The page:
Leitrim Crosses

This page contains information on the crosses of County Leitrim.  These include cross fragments at Cloone and the Tullaghan or Duncarbry Cross.  The location of County Leitrim is indicated by the red star on the map to the right.

Cloone Cross Fragments

From about the first century, Cloone was the center for the Con Maicne tribe.  It was known as Cluain Con Maicne or “the fertile meadow of the Con Maicne.”  The area had been populated deep into the pre-historic period as testified to by the presence of tombstones from the Bronze Age and a number of megalithic chamber graves.

St. Patrick visited the area and failed to convert the Con Maicne.  He did convert a young prince named Fraoch.  At some point, Fraoch founded a monastery at Cloone. This saint was known for his wisdom and piety and it is said that even St. Colmcille sought his council and advice.  Farce died around 570.

The monastery continued in existence at least into the 12th century as witnessed by an entry in the Annals of the Four Masters that informs us that Muirgeas Ua Muireadhaigh, airchinneach died there in 1101 while on his way to Clonmacnoise.

Cross Fragments

In the area around Cloone there are two high cross fragments and a base.  The fragments include a cross-shaft fragment and a cross-head fragment.

Cross-Shaft

The shaft fragment stands about 18 inches in height, measures nearly 11 inches across and is nearly 8 inches thick.  (Kelly, p. 156)  It is located in a niche in the modern wall of the graveyard at St. James Church in Cloone.  (Kelly p. 156)  The fragment is part of the upper shaft and it retains indications that it once had a ring.  The two faces each bear a figural image.  

South Face:  On the current South face is the figure of an ecclesiastic.  He seems to hold something to his chest and it also appears he has something at his neck, perhaps a brooch or  neckless.  While no identification can be made for certain, this may represent either St. Fraoch the founder of the monastery or St. Patrick who was involved in the establishment of the foundation there.  (Grant, p. 17, illustrations right and left p. 17)

North Face:  The figure on the current North face may be either a woman or a man.  The figure is seated and like the figure on the South face holds something in its lap.  Speculation would suggest a possible identification of the figure as the Virgin and Child or Christ or one of the Evangelists holding their gospel.  (Grant, p. 17)

Above this figure on the North face are the feet of another figure.  This figure would have been in the center of the head of the cross.  (Kelly, p. 156)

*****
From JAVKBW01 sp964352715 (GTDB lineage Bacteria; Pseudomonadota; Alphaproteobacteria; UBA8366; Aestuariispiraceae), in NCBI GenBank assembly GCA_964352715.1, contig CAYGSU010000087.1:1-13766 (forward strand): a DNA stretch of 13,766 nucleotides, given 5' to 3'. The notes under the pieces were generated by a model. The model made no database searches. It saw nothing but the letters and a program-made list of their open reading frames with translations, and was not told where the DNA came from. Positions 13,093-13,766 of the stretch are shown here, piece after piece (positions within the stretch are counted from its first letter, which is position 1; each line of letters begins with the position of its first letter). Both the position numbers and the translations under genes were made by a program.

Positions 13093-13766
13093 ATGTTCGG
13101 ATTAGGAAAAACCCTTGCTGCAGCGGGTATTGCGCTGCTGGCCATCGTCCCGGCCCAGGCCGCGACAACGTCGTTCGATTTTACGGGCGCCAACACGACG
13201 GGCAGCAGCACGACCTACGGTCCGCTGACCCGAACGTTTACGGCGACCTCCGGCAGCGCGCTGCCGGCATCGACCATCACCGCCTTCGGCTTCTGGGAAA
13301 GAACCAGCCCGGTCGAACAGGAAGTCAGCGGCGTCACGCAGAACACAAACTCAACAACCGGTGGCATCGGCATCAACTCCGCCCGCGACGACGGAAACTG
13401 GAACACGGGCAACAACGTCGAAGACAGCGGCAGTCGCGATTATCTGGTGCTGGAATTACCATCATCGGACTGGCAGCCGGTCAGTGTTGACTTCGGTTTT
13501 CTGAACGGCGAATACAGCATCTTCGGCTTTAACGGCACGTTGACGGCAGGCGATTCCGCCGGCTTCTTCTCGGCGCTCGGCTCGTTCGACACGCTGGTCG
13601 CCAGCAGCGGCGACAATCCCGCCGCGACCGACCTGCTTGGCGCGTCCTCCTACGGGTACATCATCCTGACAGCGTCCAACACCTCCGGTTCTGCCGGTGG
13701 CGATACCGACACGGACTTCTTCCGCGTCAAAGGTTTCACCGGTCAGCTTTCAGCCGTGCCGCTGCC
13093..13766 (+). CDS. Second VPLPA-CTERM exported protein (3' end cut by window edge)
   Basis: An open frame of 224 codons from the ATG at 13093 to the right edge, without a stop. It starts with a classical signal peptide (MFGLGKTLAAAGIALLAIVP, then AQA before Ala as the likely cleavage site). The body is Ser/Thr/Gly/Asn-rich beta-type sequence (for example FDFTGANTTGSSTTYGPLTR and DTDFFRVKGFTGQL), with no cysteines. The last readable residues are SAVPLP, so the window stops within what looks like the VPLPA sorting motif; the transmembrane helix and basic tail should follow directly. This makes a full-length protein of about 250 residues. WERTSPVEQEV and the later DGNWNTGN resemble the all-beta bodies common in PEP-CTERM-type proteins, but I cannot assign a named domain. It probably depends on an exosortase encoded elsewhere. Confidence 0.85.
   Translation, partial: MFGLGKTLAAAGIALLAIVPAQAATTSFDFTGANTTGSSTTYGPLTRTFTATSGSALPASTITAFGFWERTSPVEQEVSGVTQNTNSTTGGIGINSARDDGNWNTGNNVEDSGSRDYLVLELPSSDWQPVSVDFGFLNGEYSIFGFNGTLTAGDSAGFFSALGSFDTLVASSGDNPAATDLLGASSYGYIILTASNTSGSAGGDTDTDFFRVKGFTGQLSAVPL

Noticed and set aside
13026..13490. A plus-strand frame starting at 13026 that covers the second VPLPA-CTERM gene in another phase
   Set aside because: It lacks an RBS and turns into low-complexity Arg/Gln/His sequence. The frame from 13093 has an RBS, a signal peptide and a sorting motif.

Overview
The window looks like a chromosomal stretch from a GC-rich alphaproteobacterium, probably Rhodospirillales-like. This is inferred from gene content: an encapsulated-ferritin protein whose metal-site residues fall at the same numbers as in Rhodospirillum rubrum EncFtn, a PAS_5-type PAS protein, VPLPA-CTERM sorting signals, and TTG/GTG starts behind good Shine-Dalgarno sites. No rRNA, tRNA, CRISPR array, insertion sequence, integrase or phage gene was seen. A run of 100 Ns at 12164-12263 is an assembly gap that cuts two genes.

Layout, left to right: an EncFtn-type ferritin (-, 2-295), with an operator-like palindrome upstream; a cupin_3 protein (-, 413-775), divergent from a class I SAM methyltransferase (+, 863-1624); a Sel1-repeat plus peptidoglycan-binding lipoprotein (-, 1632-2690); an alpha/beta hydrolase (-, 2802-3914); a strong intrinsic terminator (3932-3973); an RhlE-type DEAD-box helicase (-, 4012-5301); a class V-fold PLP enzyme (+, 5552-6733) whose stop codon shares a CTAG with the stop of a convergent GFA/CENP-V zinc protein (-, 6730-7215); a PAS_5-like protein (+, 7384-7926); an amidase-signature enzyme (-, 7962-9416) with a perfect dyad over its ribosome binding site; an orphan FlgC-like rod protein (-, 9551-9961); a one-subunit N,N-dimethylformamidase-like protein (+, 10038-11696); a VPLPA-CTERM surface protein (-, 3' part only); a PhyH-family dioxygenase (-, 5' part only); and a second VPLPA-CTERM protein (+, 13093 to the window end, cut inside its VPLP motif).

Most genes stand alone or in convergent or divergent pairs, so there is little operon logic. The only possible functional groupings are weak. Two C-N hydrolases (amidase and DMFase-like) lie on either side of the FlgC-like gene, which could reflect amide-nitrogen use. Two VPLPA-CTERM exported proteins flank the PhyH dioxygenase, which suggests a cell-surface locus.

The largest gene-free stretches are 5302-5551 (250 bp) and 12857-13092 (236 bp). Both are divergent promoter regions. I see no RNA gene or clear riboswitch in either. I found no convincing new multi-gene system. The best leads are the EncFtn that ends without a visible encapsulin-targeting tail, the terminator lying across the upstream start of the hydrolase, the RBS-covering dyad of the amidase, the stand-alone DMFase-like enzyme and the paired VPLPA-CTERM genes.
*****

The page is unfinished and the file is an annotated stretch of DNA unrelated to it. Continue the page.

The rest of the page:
Head-fragment

The fragment of a cross-head, comprising the transom of the cross is displayed in the graveyard of St. Mary’s Church in Cloone.  The fragment is 10 inches in height and 30 inches across the arms.

Face A:  There is the torso of a  robed figure.  The head and lower body are missing.  The arms extend to either side of the body with the hands spread to show the palms.  This seems to be part of the figure on the South face of the shaft described above.  (Kelly, p. 156, photos right p. 159)  It would be consistent with a depiction of the crucifixion.

Face B:  There is a small figure with an oval face.  The crown of the head and lower body are missing.  This figure is clothed in stylized drapes and holds a crozier in the left hand.  Above the other shoulder is a worn carving that mirrors the position of the crozier head above the opposite shoulder.  (Kelly, p. 156)  This carving might be consistent with an image of either the Last Judgment or Christ in Glory or it could simply be a bishop or abbot..

Face C:  One end of the arm has a panel of interlace.

Pyramidal Cross-base

This base is located in the graveyard at St. James’s Church in Cloone.  The base is 25 inches in height and at the base measures 35 inches narrowing to 19 inches at the top of the second step.  The base has no decoration but is consistent with those associated with a number of Irish High Cross bases.  It may well be that the base fits with the cross-shaft and partial cross-head.  (Kelly, p. 160)

Sources Consulted

Grant, Christine, “New Leitrim High Cross”, Archaeology Ireland, Vol. 8, No. 4 (Winter, 1994), pp. 16-17.

Kelly, Dorothy, “Some Remains of High Crosses in the West of Ireland,”  The Journal of the Royal Society of Antiquaries of Ireland, Vol. 123 (1993), pp. 152-163.

The Parish of Aughavas and Cloone:  http://www.aughavascloone.ie/content.aspx?par=8&ContentId=28

Tullaghan or Duncarbry Cross

Tullaghan or Duncarbry cross, County Leitrim, Ireland

Tradition states the cross was found along the shore of Donegal Bay, north of its present location.  No archaeological features have been found in that area.  The cross was erected in Tullaghan village in 1778 as noted by an inscription on the base.  The intention of Major Dickson, who was responsible for the erection of the cross was to draw attention to the local market which was losing patronage in favor of the nearby Ballyshannon market.  Some time later it was moved to its present location on a hillock overlooking the Sligo-Bundoran road. 

The area where Tullaghan and the presumed monastery are situated is along a very short stretch of coast where the rivers Duff and Drowse meet the Donegal Bay and form boundaries with County Sligo to the south and County Donegal to the north.

Harbison describes the cross as “A tall, ringless and undecorated cross, with straight arms but an expanding upper limb and a shaft tapering near the top.”  (Harbison, 1992, p. 178)

Resources cited:

Aran Sweaters:  http://www.aransweatersdirect.com/blogs/blog/tullaghan-stone-cross

Aidymcglynn:  https://aidymcglynn.com/2016/03/04/tullaghan-high-cross/

Megalithicireland:  http:??www.megalithicireland.com/Tullaghan%20Cross.html

Historic Environment Viewer:  http://webgis.archaeology.ie/historicenviornment/


 Barney McLaughlin 2012